(a) What would you reveal to Mrs Kong regarding your professional view about children with Down Syndrome and their future in Singapore?
I will first explain to Mrs Kong that children with Down syndrome may have physical impairments and developmental delay ranging from mild to severe depending from child to child. These developmental delays include motor skills such as sitting, crawling and walking in infancy and delayed cognitive skills such as speech and language acquisition and short-term memory abilities (Down Syndrome Association Singapore, 2009). I would explain to her that Down Syndrome is a genetic condition and no one is to be blame. It happened to anyone of all races, social classes and in all countries throughout the world. Singapore is slowing progressing inclusion in schools that can help children with special needs be able to help child with their difficulties as early as possible (early interventions). It depends on how severe is Nicky’s developmental delay, if it is mild he will be able to lead a life like the other children. If not he will need to enter a special school to cater to his needs and then according to his progress it might help him to cope into mainstream school.
(b) Given the limited information provided, what would you advise Mrs Kong about:
(i) Enrolling Nicky into the centre's toddler class; and
I will agree to include Nicky in my class, and observe the process of interaction and is he able comfortable with his classmates. I feel that teacher-parent partnership is essential in Nicky’s progress. Hence, I will need Mrs Kong to work with me in coming up strategies for Nicky in class and at home. She have to be prepared to spend time communicating and updating me with Nicky’s behavior and attitude at home so that customized strategies can help Nicky in the most effective way. In addition, Down Syndrome Association Singapore state that it is common to use routine to help children with Down syndrome controls their lives which I will be having in my toddles class. This will certainly benefit Nicky in his development and learning. I will persuade her to get a device to help Nicky as he has difficulties sitting upright, by having addressing this difficulty it may minimize the percentage in Nicky have other difficulty in future.
(ii) Nicky's diagnosis of having Down Syndrome.
As a teacher, I could not assess Nicky’s conditions hence I would persuade Mrs Kong to make further appointment with the professional therapist and physiologist to assess Nicky’s situation. The professional will advice Mrs Kong, and if Mrs Kong decide to enroll Nicky in my class I can work together with the professionals to come up with a plan to help Nicky development.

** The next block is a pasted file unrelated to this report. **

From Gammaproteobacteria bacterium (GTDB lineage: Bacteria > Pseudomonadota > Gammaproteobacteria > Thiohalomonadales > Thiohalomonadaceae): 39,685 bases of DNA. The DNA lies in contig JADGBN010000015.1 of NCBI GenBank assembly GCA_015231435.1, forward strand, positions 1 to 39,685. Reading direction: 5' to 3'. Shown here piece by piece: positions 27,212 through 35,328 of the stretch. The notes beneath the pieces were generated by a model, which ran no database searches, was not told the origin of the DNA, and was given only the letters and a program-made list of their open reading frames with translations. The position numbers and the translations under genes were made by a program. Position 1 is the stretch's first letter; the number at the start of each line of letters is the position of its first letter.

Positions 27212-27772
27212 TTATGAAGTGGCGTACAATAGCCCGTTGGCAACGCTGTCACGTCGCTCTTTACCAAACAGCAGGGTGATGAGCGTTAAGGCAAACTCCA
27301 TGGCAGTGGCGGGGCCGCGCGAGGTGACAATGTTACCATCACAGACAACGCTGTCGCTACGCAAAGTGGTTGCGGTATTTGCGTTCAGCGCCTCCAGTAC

(c) What would you disclose to Mrs Kong about special education, special school and inclusive education in Singapore?
I would tell Mrs Kong about the education of children with disabilities is provided in special education (SPED) schools in Singapore. And currently the Voluntary Welfare Organisations (VWOs) run 20 SPED schools which receive funding from the Ministry of Education (MOE) and the National Council of Social Service (NCSS). SPED schools provide customised educational programmes and training for different disability groups. Individualised Educational Plans (IEPs) are drawn up for all pupils helping pupils develop their potential and being independent, self-supporting and contributing members of society. Other then teacher using differentiate instructions pupils also receive help and training from paramedical professionals such as psychologists, speech therapists, occupational therapists, physiotherapists and social workers.
According to Ministry of Education, “Pupils who are able, sit for the Primary School Leaving Examination (PSLE). If successful, they leave SPED schools to continue their education in mainstream secondary schools. These pupils attend regular classes and follow the curriculum of mainstream schools. Special resource teachers are deployed to designated mainstream secondary schools to assist these pupils.Pupils who are unable to continue their education in secondary schools will proceed to one of the training centres or workshops run by VWOs. Such training equips them with the necessary skills for employment. Those who are able are placed in open employment whilst those who require more supervision attend production sheltered workshops or work activity centres.”
I will also provide Ministry of Education (MOE) website to Mrs Kong on the list of special education schools in Singapore as a resource which includes the school name, contact information, and the address in case she needs to talk to specialize professionals.
Down Syndrome Accociation Singapore. (2009). What is Down syndrome. Retrieved on 2009, 12 August from http://downsyndrome-singapore.org/content/view/34/111/
Down Syndrome Accociation Singapore. (2009). All you need to know about Down syndrome. Retrieved on 2009, 12 August from http://downsyndrome-singapore.org/content/view/35/111/
Ministry of Education. (2009). List of Special Education Schools. Retrieved on 2009, 12 August from
Ministry of Education. (2009). Special Education in Singapore. Retrieved on 2009, 12 August from
Eda Heng Shi Wen =)